Can gross national dissatisfaction save us?

There is resurgent interest in improving citizens’ wellbeing, but this doesn’t mean we should automatically dismiss negative emotions; they can be important signals for change, says Matt Mellen

If we stand in a fire, pain is useful. It’s a signal telling us to move, without which, the harm could be severe.

Currently there’s a widespread cultural tendency, mediated through capitalism, to minimise pain, unhappiness and darkness. We’re led to believe that these things are bad, per se, and that there are purchasable solutions to bring us back to the supposedly desired,default state of polite and affable contentment.

If our back aches from spending most of the week hunched over a computer, there are anaesthetics to ‘banish pain fast’. But wouldn’t a stroll with friends be healthier, while also banishing the stress associated with too much work?

As our cities overheat from human-induced climate change, new lines of air conditioning systems are brought to market to cool isolationist, living cubicles. But wouldn’t our energy be better spent painting roofs white, planting trees and transforming heat-trapping car parks into community farms and shady gardens, all of which mitigate the effects of, and adapt us to, the changing climate?

If we feel anxious and sad because something fundamental seems wrong with the way we are living, Big-Pharma steps in with ‘happy pills’. But these emotions may be signals to change our lives and re-establish the communities that defined human society before industrialisation.

Capitalism sells us superficial solutions to the severe problems it causes, and by denying the pain, it perpetuates the problems.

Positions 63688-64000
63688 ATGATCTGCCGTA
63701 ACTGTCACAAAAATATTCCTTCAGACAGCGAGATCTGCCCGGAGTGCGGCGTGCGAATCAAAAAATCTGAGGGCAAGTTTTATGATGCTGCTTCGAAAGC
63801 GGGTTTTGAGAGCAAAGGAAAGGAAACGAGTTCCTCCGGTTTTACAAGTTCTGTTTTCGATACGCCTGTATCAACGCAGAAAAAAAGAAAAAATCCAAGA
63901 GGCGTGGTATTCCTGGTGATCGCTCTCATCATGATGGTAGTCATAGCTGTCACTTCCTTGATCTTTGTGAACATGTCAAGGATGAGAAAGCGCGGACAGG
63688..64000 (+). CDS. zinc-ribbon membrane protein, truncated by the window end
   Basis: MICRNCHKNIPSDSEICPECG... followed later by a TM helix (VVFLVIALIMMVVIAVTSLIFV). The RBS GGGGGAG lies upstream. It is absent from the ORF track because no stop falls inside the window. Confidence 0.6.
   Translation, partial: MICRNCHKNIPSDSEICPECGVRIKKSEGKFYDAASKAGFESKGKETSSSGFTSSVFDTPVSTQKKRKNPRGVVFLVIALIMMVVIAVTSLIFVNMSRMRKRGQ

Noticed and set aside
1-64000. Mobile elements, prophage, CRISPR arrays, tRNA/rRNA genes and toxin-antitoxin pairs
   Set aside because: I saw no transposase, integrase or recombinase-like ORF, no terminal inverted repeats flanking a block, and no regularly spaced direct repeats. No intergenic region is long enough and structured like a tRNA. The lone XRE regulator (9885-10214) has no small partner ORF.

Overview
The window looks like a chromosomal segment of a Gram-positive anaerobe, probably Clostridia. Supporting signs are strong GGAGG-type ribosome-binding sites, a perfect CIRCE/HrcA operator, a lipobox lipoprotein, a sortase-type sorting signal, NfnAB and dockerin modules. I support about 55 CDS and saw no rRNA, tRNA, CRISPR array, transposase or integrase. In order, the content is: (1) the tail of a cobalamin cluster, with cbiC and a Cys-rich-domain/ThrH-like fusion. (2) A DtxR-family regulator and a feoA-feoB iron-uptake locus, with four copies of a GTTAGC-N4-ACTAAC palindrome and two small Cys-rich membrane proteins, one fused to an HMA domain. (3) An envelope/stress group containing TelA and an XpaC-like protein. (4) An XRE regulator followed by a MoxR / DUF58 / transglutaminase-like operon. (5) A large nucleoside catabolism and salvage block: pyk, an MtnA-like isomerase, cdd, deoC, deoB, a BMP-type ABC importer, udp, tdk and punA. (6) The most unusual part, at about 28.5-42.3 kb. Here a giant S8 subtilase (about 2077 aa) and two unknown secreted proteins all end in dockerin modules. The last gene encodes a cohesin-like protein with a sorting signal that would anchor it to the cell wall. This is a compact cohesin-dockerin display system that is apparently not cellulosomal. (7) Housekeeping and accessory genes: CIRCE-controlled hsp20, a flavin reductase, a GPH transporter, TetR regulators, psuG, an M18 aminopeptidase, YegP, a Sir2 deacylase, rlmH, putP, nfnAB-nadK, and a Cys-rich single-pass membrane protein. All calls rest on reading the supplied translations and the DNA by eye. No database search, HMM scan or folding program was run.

Overall, the huge proportion of the global economy given over to fizzy sugar-water, pornography, narcotics and ‘light entertainment’ is testament to the marketability of anodyne antidotes to the general malaise of life in the dimming light of the industrial era.

“Increased social wellbeing will not come about through working harder, but in collectively changing how we live”

Today, increasing numbers of people experience a new kind of pain. It is the overwhelming trauma of realising that our home planet is dying. Numbing this pain won’t make the problem go away. In fact, by inhibiting our response it worsens it.

According to Tibetan Buddhist Shambhala teachings, the Bushidō of Japan and other ancient wisdom traditions, there is a noble and righteous Way of the Warrior. This way involves opening ourselves to the pain and sadness all around us in the world and responding with integrity.

In our time, this may translate as stopping the endless rushing, working and consuming and turning to look the darkness in the face. Increasing acidity of oceans, collapsing fish stocks, shrinking rainforests, species extinctions, needless wars, grotesque waste and brutal inequalities are all grim to behold, but the pain we experience is motivation to change.

Culturally we are conditioned to join the rat race, forge forth on our personal charge for material wealth accumulation and do our bit to grow the economy. But pause for a second and we see that collectively, this behaviour is the root cause of the problem. The more each of us strives for material wealth, the more precarious our collective situation becomes.

Perhaps for the first time in human history, increased social wellbeing will not come about through working harder, but in collectively agreeing to change how we live. This may involve fundamentally reinterpreting how we spend our time and what the purpose of work is.

We have reached the limits of what the industrial economy can provide us in terms of improving wellbeing; speeding the economy up won’t help anymore. What we need is more community, better health and the secure foundation of stable ecosystems. These are not things an expansive, self-maximising economy can sell. These are things we innately have, should we choose them.

Collectively flipping from competition, wealth accumulation and false notions of material security, to co-operation, wellbeing and ecological lives may seem like a massive transition, but it is based on a simple choice in each of our minds. A first step to any of us changing our minds may be choosing to feel the pain.

Read it and don’t weep.

Headlines about what’s going right in the world are now being shared with millions of people through digital screens on high streets and in shopping centres all around the UK.